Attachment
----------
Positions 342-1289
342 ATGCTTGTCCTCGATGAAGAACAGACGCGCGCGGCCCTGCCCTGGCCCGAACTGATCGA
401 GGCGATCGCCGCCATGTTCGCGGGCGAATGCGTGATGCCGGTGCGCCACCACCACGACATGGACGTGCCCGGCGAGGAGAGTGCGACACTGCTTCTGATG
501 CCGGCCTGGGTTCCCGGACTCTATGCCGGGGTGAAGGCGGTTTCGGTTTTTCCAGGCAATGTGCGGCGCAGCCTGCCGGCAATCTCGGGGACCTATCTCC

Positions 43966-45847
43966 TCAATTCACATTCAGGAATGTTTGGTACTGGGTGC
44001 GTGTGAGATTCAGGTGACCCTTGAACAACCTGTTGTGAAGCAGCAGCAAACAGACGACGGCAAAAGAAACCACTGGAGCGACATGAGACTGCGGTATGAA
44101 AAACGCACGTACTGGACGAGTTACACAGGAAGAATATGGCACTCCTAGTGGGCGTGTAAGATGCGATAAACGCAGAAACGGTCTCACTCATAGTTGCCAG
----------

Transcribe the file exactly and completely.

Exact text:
Positions 342-1289
342 ATGCTTGTCCTCGATGAAGAACAGACGCGCGCGGCCCTGCCCTGGCCCGAACTGATCGA
401 GGCGATCGCCGCCATGTTCGCGGGCGAATGCGTGATGCCGGTGCGCCACCACCACGACATGGACGTGCCCGGCGAGGAGAGTGCGACACTGCTTCTGATG
501 CCGGCCTGGGTTCCCGGACTCTATGCCGGGGTGAAGGCGGTTTCGGTTTTTCCAGGCAATGTGCGGCGCAGCCTGCCGGCAATCTCGGGGACCTATCTCC

Positions 43966-45847
43966 TCAATTCACATTCAGGAATGTTTGGTACTGGGTGC
44001 GTGTGAGATTCAGGTGACCCTTGAACAACCTGTTGTGAAGCAGCAGCAAACAGACGACGGCAAAAGAAACCACTGGAGCGACATGAGACTGCGGTATGAA
44101 AAACGCACGTACTGGACGAGTTACACAGGAAGAATATGGCACTCCTAGTGGGCGTGTAAGATGCGATAAACGCAGAAACGGTCTCACTCATAGTTGCCAG